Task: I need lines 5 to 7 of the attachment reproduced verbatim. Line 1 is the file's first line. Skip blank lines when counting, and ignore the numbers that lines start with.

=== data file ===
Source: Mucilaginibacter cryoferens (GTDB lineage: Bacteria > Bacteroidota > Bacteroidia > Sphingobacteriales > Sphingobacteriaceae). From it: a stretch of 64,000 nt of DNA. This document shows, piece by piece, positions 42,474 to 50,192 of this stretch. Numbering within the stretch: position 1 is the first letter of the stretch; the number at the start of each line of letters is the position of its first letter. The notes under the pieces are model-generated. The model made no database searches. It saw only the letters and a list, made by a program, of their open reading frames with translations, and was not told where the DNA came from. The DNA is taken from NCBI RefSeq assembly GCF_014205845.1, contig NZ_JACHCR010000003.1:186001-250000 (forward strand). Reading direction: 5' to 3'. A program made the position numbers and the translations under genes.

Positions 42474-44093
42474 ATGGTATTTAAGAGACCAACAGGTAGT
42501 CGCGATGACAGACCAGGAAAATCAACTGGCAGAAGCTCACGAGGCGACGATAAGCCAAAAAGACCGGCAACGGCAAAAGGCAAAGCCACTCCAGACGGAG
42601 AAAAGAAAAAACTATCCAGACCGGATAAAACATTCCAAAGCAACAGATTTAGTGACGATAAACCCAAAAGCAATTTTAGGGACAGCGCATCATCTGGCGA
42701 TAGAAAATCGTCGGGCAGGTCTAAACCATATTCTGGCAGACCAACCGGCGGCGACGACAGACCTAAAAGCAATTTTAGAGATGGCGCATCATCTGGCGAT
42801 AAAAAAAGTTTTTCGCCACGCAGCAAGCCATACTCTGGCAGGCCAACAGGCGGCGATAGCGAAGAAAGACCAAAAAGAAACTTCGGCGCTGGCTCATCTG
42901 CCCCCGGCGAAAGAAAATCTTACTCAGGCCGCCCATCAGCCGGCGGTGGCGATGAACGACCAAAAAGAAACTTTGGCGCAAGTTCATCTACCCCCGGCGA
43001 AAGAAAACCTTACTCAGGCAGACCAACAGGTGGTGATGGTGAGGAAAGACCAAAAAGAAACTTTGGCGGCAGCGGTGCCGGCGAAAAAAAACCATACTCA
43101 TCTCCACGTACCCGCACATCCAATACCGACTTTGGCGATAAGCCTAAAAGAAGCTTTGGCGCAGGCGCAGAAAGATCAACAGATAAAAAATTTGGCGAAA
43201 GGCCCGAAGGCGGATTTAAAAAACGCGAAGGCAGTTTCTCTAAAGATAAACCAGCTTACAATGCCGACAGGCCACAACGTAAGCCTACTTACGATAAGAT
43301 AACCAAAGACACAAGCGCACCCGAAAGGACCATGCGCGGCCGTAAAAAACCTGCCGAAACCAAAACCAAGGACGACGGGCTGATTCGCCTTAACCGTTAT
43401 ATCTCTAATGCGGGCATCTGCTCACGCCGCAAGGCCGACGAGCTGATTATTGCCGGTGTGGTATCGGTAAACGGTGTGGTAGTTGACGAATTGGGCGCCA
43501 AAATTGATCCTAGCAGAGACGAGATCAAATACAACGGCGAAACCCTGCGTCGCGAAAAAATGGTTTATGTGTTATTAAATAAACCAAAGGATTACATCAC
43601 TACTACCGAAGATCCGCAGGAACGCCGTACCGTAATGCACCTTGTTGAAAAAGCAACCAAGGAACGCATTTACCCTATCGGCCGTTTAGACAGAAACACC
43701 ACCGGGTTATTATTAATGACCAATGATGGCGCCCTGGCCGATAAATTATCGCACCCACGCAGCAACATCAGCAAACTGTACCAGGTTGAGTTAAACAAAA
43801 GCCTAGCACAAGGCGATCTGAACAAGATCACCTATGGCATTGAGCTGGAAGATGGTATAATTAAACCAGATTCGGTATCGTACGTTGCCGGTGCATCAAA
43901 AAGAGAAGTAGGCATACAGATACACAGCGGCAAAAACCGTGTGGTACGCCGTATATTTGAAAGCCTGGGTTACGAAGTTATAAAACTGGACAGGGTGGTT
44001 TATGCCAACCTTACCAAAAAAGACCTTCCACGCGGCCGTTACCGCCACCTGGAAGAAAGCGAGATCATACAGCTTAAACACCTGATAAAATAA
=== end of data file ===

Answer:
42601 AAAAGAAAAAACTATCCAGACCGGATAAAACATTCCAAAGCAACAGATTTAGTGACGATAAACCCAAAAGCAATTTTAGGGACAGCGCATCATCTGGCGA
42701 TAGAAAATCGTCGGGCAGGTCTAAACCATATTCTGGCAGACCAACCGGCGGCGACGACAGACCTAAAAGCAATTTTAGAGATGGCGCATCATCTGGCGAT
42801 AAAAAAAGTTTTTCGCCACGCAGCAAGCCATACTCTGGCAGGCCAACAGGCGGCGATAGCGAAGAAAGACCAAAAAGAAACTTCGGCGCTGGCTCATCTG